- Open up WORD and create a round outline and write
- Open up WORD, write and then put headings in
I am a typical planner, however, I usually go with what feels the way to write in the moment.
Typically planning your writing, that is outline a piece will help you to create better and focused writing time.
Get rid of rubbish activities
I never have a problem booking in writing time, because I love writing, however, when it comes to my Spanish homework, I tend to procrastinate and yes, you have guessed I write instead…
What I do is look at what time I waste by watching rubbish TV or scrolling through my social media. Although there is an argument for some downtime. Just not an entire evening eh?
I am good at being firm with myself and I turn things off and put my phone in the bedroom and get on with what I have to do.
What are your rubbish activties? Make a list and shock yourself with how much unproductive time you spend. Decide to replace this time with focused writing time.
Putting aside time in your diary
This seems so simple, so why doesn’t it work?
I hear people saying I must find the time, create time or make time. They also talk about trying to find, create or make time.
Time is finite, you cannot find, create or make time. There are 60 seconds in a minute and 60 minutes in an hour. You know the rest of the formula. Once time has gone that is it — but you know that.
If this is the right book or blog you will mark time in your diary and do it. If it is the wrong book or not a priority, chances are you won’t put the time in your diary.
I get it, I understand and like you, I have commitments. Like you, I can make some great excuses.
So what can you do?
Try this focused writing time method
- Have a plan, set goals, put publishing dates in your diary and set your intention to get your writing done
- Understand how you like to write and develop a brilliant habit around your preferences
- Create a mind map, outline or a list of what you are going to write about
- Get all of your tools ready — pen, paper, computer and printer
- Set up your writing environment so that writing is pleasurable
- Pre warn your loved ones that you need writing time and get rid of other distractions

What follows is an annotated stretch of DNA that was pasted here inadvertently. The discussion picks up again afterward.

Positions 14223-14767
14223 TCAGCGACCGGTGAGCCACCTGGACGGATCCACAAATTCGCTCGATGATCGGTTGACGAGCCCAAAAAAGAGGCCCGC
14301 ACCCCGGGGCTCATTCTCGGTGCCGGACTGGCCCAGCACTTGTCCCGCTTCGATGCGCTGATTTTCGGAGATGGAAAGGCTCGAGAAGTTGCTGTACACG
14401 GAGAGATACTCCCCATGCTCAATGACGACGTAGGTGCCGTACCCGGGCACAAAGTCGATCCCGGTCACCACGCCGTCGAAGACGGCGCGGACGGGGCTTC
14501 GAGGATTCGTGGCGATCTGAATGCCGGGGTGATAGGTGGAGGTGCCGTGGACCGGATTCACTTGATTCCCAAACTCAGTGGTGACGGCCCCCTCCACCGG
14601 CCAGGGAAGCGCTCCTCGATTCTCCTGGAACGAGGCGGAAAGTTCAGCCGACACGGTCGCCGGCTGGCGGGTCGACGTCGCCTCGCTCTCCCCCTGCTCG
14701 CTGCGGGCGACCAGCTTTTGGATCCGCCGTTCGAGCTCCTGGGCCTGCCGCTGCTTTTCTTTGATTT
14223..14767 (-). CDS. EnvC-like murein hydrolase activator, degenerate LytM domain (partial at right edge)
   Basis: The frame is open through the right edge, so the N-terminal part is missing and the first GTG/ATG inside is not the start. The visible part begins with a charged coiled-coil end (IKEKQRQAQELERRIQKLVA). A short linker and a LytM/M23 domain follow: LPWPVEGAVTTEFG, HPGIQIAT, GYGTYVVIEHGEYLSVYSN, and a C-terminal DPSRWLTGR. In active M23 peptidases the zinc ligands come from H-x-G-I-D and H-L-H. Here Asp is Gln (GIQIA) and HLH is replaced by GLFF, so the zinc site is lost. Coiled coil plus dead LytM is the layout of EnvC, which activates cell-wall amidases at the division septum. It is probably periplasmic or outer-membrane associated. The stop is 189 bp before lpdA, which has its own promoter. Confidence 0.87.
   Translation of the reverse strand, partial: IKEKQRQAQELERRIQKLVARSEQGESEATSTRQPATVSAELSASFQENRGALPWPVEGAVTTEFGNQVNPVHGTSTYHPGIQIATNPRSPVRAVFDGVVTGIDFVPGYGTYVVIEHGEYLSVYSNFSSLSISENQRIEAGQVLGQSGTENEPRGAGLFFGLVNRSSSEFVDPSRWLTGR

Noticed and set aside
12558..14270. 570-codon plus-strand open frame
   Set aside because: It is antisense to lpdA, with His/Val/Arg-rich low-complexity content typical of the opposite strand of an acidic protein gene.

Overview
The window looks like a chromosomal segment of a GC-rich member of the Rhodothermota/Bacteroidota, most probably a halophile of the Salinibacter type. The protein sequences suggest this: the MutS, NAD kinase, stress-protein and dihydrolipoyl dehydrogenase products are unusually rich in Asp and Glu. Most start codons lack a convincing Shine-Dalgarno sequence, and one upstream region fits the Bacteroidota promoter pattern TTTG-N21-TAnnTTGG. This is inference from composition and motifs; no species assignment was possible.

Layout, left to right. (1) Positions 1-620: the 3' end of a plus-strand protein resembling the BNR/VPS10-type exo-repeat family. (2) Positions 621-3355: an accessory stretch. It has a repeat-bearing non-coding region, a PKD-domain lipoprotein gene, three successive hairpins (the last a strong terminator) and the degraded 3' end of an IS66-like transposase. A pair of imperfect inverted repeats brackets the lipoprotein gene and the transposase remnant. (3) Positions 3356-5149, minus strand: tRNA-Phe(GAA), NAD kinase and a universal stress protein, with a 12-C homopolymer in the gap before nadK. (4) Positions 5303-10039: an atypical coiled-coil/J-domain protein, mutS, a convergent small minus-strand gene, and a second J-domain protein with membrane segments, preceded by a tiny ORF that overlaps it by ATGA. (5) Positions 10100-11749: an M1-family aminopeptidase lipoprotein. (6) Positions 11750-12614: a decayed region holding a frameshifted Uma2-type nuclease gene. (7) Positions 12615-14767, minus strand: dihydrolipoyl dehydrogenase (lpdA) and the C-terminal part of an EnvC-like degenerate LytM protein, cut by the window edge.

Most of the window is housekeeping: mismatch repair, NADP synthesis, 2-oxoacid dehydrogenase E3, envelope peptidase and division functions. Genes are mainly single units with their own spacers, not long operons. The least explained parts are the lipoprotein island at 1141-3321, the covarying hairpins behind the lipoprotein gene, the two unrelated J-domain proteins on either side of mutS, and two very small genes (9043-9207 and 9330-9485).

On the day
- Clear your desk — just scoop it all up and move it somewhere else, out of your range — make a note to go through it and declutter
- Get some water, staying hydrated is vital
- Have your mind map or outline to hand
- Block out your writing time
- Turn off distractions — no social media or mobile, put a note up on your door (go away) — do this even though you will have told your family
- Set a timer (www.e.eggtimer.com) for 55 minutes writing and 5 to 15 minutes shaking it out
- Decide how many writing sessions you are going to have and make sure the time you take between gives you enough time to refresh your brain
- If you are a fan of Pomodoro, then write for 25 minutes, take a 5-minute break and come back
- Look directly at your screen — focus on it, make sure there is nothing in your direct vision but the screen
- No editing, just write and if you get stuck, make a note to ‘come back later’
- Other things to do are to decide on a word goal. On weekends, typically you will have more time to write, so chunk your book down, set a word goal and go for it
- Have a reward
- Mark off your planner that you have completed another x words
- Go and do something else — all work and no play…
- Plan your next writing stint
Look at the suggestions and make it work for you. What can you add in or take away?
Good luck with getting your writing done.
Remember to connect with me when you are ready to get your book, planned, written, published and productised. We will work together and make sure you have a book you love which raises your visibility and positions you as an expert in your niche.
Originally published at https://www.bookbrandbusiness.com on August 4, 2019.